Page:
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                  • #10
                    My experience with a cab-over is from my younger days when I had a 1/2-ton truck with an 8' popup camper. No shower or loo, just water for cooking. It was a SunLite model, and made a great 3-season hunting rig.

                    A truck-bed camper is going to be small, even the behemoth 11' units. If we were to consider such a purchase today, I would probably opt for towing a trailer. The walkable floor space is going to be much greater, and the ability to park the trailer allows you to be mobile when camping in one spot.

                    Maybe try out both options? Do a couple trips with rentals and see what works for you.

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                    • #11
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                      This is what I mean with the rear tiedown. 2" square tubing pounded in about 8" I had to grind the weld of the seam. Cost, under $40 for tubing and bolts. The airbags. In the upper left I put both air valves. Easier that walking around every time.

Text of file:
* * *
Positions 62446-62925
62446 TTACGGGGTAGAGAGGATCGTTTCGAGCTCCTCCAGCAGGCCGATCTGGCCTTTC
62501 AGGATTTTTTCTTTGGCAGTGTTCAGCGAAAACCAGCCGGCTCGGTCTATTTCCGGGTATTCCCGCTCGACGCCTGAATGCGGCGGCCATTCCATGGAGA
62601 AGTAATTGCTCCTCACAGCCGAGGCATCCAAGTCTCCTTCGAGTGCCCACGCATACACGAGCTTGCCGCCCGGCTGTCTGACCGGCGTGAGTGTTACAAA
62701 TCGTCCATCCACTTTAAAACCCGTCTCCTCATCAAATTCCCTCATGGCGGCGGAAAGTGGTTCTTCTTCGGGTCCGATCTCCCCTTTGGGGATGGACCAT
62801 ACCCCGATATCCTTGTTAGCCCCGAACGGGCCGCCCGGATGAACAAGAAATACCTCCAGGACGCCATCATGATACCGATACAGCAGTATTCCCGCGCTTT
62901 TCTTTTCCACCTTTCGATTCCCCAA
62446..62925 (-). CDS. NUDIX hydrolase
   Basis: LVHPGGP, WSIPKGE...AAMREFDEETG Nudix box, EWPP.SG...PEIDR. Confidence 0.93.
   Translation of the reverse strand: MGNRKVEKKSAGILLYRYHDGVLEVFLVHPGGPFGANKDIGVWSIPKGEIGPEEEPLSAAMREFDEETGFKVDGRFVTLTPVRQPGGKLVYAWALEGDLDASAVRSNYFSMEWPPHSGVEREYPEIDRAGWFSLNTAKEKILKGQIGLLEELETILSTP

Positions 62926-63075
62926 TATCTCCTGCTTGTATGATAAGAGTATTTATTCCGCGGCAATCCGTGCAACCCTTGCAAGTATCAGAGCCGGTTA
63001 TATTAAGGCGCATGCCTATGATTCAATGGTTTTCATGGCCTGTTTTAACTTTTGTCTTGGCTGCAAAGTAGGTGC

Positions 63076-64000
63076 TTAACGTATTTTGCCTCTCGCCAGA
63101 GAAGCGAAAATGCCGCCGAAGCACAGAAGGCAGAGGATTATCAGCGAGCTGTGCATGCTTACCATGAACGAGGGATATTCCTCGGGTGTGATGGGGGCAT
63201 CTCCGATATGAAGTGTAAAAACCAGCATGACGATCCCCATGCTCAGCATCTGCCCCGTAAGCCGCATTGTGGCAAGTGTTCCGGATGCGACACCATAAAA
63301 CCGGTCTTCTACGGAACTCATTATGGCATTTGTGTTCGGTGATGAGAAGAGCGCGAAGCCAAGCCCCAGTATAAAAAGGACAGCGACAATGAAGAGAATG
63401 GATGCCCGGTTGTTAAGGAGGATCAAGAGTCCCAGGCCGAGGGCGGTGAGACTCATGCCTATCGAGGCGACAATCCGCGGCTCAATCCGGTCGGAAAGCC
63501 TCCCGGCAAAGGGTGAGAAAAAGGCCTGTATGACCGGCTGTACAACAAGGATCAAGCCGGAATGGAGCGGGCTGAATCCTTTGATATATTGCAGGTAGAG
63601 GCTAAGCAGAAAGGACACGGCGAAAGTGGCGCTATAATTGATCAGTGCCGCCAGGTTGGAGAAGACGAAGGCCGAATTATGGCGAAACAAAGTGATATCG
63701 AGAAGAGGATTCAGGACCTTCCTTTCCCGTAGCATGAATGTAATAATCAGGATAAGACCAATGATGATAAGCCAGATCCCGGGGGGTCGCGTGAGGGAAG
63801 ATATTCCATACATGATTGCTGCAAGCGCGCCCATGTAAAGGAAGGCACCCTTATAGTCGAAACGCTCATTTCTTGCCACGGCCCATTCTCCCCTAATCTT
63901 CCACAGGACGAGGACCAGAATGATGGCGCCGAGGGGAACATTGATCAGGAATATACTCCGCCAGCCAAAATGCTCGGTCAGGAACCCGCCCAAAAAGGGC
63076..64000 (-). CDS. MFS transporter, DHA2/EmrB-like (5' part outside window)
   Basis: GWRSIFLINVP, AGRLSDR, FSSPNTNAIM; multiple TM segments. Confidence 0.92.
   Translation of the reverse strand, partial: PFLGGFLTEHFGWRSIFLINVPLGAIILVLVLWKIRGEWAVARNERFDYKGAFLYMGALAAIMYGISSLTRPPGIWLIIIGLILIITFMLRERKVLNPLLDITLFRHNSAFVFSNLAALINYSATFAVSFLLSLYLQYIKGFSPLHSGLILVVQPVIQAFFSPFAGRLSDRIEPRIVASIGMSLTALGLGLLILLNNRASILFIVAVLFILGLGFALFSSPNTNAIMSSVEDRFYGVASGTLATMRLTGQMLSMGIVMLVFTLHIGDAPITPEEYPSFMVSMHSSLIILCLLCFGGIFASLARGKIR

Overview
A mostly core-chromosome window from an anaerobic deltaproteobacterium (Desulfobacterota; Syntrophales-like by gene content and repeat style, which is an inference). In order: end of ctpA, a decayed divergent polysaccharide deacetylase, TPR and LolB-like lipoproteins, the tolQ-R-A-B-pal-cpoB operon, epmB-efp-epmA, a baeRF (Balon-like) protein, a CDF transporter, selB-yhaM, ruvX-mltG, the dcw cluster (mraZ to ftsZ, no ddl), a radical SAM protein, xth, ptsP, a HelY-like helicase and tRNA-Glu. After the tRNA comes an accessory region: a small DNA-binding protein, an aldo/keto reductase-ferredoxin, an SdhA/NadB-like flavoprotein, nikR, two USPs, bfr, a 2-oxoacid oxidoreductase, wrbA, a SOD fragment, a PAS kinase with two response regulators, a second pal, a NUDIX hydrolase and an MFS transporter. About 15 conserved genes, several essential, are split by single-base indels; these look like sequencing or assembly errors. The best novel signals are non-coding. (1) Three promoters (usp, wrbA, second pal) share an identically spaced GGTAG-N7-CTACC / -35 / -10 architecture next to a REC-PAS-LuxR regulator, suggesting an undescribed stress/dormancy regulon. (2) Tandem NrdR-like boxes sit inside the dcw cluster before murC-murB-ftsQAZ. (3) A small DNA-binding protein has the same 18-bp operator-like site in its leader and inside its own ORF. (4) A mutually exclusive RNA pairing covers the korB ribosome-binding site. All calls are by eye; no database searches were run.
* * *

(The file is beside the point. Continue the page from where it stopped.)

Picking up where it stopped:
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                      • #12
                        Bigfoot campers are the closest you will get to a four season camper. They are expensive when new and used, (if you can find a used one). Folks that have them don't often part with them so not that many used on the market. They retain their value more than just about any other brand.

                        http://www.bigfootrv.com/
                        “Move that fat ass Henry!”
                        “Don’t swing your balls or you’ll swamp the boat!"

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                        • #13
                          If this is going to be a out of state travel camper then do not buy up here. Get airbags and tie down stuff installed here then find one in lower 48. They should be quite a bit cheaper for a used one in great shape. That can be you first big road trip!! Don't skimp on good electric jacks. You want to load and unload without a lot of hassle.